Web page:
Growing up in South Bend and earning her degree from St Mary’s college, Katharine White never thought she would move back to the area. After all, White experienced the country from coast to coast from historic Boston to sunny California after her undergraduate career. Nevertheless, 12 years after earning her bachelor’s degree in chemistry, White now finds herself back as the Clare Booth Luce Assistant Professor of Chemistry and Biochemistry at Notre Dame.
The Biophysics Instrumentation Core Facility is now open to researchers at the University of Notre Dame and external audiences, including those from other academic institutions and industry.
Tianyuan (Abby) Cao, a fourth-year graduate student in the laboratory of Paul Bohn, Arthur J. Schmitt Professor of Chemistry, has been selected to receive a RISE Professional Scholarship from the Deutscher Akademischer Austrauschdienst (DAAD), funded by the German Federal Foreign Office. The RISE (Research Internships in Science and Engineering) Professional program provides research internships in Germany at companies and non-university research facilities to PhD students from the USA, Canada, Great Britain, and Ireland.
Veronica Hubble, a fourth-year graduate student in the lab of Christian Melander, George & Winifred Clark Professor, is the recipient of a 2019 American Chemical Society Women Chemists Committee (WCC)/Eli Lilly Travel Award. This travel award provides funding to attend scientific meetings; Hubble will be traveling to the 2019 ACS National Meeting in Orlando, FL. Along with travel support, award winners present at a special poster session, attend a winner’s reception, and are invited to a WCC luncheon and a WCC dinner at the ACS meeting.…
Please join us at HCRI's 8th Annual Cancer Research Day!
Research Day is an excellent opportunity to learn about cancer research being conducted in our community. This event includes a poster session, lectures, and a Keynote Address.
Twelve faculty members from the University of Notre Dame were recently awarded grants through the Notre Dame Research Faculty Research Support Program.
Sixteen faculty members from the University of Notre Dame have been awarded funding from the University’s Science of Wellness Initiative’s Catalyst Seed Grant program. Nearly 100 pre-proposals were submitted and faculty from five different colleges and schools received awards.
Students are invited to compete and apply for a trip to the Galápagos Islands to trace steps that Charles Darwin took on his path to discovery. The week-long trip takes place August 3-9 and is open to Notre Dame undergraduates (rising juniors or rising seniors) in any field of study. Applications are due February 1.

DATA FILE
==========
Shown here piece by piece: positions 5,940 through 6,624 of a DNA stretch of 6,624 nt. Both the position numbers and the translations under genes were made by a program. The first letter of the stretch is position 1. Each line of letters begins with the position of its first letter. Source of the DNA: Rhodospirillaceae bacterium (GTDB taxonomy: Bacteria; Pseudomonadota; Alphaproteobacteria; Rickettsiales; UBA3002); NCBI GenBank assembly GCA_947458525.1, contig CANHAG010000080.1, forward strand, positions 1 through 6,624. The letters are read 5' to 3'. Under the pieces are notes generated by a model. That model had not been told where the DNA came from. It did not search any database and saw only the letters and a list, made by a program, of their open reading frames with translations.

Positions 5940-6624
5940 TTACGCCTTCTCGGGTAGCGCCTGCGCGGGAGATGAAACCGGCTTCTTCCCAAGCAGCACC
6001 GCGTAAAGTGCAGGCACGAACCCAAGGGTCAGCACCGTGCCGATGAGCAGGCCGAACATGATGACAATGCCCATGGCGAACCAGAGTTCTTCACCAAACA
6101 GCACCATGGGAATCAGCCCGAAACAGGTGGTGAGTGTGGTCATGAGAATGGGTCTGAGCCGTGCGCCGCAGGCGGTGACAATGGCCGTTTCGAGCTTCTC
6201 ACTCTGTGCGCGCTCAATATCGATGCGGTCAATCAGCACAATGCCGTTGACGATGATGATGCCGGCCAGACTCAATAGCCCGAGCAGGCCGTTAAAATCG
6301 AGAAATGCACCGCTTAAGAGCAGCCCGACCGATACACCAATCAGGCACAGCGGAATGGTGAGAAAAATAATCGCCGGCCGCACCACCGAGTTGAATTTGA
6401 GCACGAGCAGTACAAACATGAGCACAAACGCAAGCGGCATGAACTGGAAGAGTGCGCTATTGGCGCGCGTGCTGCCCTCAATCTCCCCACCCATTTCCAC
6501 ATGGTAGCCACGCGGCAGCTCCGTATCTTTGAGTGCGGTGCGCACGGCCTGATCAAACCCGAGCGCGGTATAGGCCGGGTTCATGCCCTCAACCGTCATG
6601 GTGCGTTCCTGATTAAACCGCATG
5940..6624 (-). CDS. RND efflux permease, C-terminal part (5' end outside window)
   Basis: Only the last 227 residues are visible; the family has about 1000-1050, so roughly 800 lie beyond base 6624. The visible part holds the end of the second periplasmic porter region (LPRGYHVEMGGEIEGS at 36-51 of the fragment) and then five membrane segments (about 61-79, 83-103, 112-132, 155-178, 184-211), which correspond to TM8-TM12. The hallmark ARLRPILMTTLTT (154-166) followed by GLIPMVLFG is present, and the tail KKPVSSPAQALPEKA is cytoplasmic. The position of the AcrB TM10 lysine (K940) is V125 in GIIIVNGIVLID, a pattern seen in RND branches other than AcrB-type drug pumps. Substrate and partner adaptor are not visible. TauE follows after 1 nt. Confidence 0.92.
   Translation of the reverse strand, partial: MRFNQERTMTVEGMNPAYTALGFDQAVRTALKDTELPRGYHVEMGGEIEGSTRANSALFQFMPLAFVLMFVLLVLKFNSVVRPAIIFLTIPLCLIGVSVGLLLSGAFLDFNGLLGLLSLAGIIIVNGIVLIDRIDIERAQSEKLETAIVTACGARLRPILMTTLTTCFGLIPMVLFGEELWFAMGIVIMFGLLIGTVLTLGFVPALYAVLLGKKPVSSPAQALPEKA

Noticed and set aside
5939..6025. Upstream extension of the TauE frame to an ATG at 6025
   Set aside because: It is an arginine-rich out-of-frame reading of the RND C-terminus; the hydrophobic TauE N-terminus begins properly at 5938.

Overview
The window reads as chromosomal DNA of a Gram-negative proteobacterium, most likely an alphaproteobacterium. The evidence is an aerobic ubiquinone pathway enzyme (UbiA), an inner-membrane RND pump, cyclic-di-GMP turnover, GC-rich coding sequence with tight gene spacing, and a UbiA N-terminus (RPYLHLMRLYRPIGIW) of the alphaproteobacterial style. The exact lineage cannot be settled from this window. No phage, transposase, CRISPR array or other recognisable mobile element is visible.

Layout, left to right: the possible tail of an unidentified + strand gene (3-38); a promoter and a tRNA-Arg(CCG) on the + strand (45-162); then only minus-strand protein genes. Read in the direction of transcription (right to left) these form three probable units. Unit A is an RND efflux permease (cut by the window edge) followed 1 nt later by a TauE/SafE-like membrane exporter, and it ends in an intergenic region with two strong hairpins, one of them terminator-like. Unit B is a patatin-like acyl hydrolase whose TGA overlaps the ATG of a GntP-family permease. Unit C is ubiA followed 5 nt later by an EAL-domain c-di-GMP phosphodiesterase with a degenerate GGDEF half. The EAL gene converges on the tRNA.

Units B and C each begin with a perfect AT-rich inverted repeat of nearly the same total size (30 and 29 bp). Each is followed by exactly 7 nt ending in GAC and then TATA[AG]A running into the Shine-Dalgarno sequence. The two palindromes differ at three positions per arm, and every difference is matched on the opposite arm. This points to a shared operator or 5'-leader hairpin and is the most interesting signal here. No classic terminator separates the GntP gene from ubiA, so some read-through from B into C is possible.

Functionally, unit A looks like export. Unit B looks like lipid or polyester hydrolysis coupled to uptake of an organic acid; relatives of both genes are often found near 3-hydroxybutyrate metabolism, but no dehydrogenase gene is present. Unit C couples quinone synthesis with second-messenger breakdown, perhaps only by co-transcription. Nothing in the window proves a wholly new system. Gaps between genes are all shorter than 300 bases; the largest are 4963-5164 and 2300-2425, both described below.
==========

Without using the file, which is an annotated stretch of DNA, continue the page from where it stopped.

More than 80 graduate students and postdoctoral researchers gave either podium or poster presentations during the 2018 Colleges of Science and Engineering Joint Annual Meeting (COSE-JAM), held in early December in the Jordan Hall of Science galleria.
Chemistry was a fine preoccupation for the Holy Cross priest whose research yielded numerous explosions and the smelly, oily marrow of synthetic rubber. But Julius Nieuwland’s first love was botany.
Peter Burns, Henry J. Massman professor, concurrent professor in the Department of Chemistry and Biochemistry, and director of the Center for Sustainable Energy and director of the Actinide Center of Excellence, was appointed as an Honorary Professor at Xi’an Jiaotong University in China.
Predicting how mutations in proteins alter their ability to function is critical to understanding what drives health and disease in humans. A new study in Structure, Cell Press by scientists at the University of Notre Dame and their colleagues demonstrates how a minor mutation can have far-reaching effects on a protein, playing a role in the onset of different diseases.
Perlara, a rare diseases drug discovery company based in the San Francisco Bay area, recently announced a collaboration called PerlQuest with the University of Notre Dame’s Warren Family Research Center for Drug Discovery and Development.
The body’s immune system is a valiant weapon against disease, and harnessing its power through a technique called immunotherapy is at the forefront of current research to treat cancer and other diseases. That’s why an unexpected finding by Notre Dame researchers and their collaborators, related to the way two distinctively different peptide antigens react with one T-cell receptor, tosses a new wrench into the process of building better molecules to develop immunotherapies.
All are invited to attend the annual ND-Purdue Symposium on Soft Matter and Polymers. Hosted by the University of Notre Dame and Purdue University, the event will take place at Notre Dame’s McCourtney Hall on Saturday, October 6 from 8:15 a.m. to 5:45 p.m. EDT.
Each year, grants from the Discovery Fund are awarded to researchers who propose novel technologies and diagnostics that can improve human and environmental health.